By Patrick Creagh, Marketing Specialistshutterstock_88642495

In past blog posts we looked trends in patient financial responsibility for patients covered under employee-sponsored insurance plans. One post examined increasing out-of-pocket costs and the other looked at increasing premiums and deductibles for patients covered under employer-sponsored insurance plans. While the trends of the cited Kaiser Family Foundation survey imply that overall patient financial responsibility is increasing, we could only speculate on these trends’ effects on provider financial health.

Now, a new benchmarking study from Crowe Horwath claims that increasing patient responsibility after insurance negatively affects provider net revenue. In other words, when the payer mix shifts towards the patient, provider revenue suffers. The creators of the report used a metric called Self Pay After Insurance (SPAI) to indicate the amount a patient owes after commercial insurance settles a claim. This is the same as out-of-pocket-costs except that it only measures for patients who are covered by commercial payers.

With 835 remittance data from 199 healthcare facilities, the study benchmarked the SPAI numbers against facility collection rates. They found that higher patient responsibility as a percent of the total charge resulted in lower net revenue for providers from Q3 2015- Q3 2016. This suggests providers have more success collecting from commercial payers than patients. This is significant because employer-sponsored coverage is moving towards models that result in even higher out-of-pocket costs for patients.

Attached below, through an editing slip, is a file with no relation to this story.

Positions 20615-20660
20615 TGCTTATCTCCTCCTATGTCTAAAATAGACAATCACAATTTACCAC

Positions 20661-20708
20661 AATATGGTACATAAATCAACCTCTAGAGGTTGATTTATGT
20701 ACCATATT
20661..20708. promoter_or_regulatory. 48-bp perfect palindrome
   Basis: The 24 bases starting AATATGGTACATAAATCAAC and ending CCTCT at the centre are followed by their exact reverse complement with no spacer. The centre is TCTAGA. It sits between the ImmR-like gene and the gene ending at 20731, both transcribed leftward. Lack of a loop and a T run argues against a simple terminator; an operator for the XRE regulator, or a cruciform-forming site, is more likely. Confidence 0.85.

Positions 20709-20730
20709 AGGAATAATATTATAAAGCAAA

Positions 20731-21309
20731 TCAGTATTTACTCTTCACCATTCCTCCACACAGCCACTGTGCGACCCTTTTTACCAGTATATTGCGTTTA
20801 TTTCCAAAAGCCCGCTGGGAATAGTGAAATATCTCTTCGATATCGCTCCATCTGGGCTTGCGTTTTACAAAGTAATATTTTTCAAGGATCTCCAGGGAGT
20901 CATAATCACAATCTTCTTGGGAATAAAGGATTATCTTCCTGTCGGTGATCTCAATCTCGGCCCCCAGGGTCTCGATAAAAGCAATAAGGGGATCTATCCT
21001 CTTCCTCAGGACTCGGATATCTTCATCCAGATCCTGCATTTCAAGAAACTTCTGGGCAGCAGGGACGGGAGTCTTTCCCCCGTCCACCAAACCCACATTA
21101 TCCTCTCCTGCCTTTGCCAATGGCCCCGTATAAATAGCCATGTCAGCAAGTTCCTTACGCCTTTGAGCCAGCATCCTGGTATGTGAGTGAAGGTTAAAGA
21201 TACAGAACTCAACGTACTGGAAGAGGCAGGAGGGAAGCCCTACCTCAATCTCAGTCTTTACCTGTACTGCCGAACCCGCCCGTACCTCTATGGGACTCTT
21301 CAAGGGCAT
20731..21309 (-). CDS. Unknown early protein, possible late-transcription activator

Patients and Payers: Two Separate Financial Engagement Strategies

Resolving a balance with a patient is much different than settling a claim with a payer. Generally speaking, the number of commercial payers contracted with a particular healthcare provider varies by size and location but is often a small number of payers that cover the majority of the local population. In any case, the number of payers will always be less than the number of patients and the remittance process is highly automated; ICD-10-compatible settlement engines do most of the heavy lifting while the business office manages the exceptions.

Patients, however, are unfamiliar with most insurance-related terminology, and are less equipped to spot innocuous billing errors or understand why a claim was rejected. For every A/R dollar that shifts from the payer to the patient, a provider will likely need to accommodate more patient questions and confusion which costs valuable FTE time and increases A/R days. If you think of each individual patient as an individual payer, then you have thousands of individual payment streams coming from multiple sources (online, POS, mailed checks, etc) which require money and resources to process.

Perhaps the difference between the two categories with the most financial impact on providers is that patients sometimes default on their bills or only partially pay them. While defaulting on a medical bill may impact that patient’s credit score, the practical costs for a patient are far less than the liabilities of an insurance company refusing to pay a bill they owe. When the proportion of revenue coming from patients was low, this was not a huge problem; now, the payer mix trends along with collections data indicate that it is quickly becoming a big problem.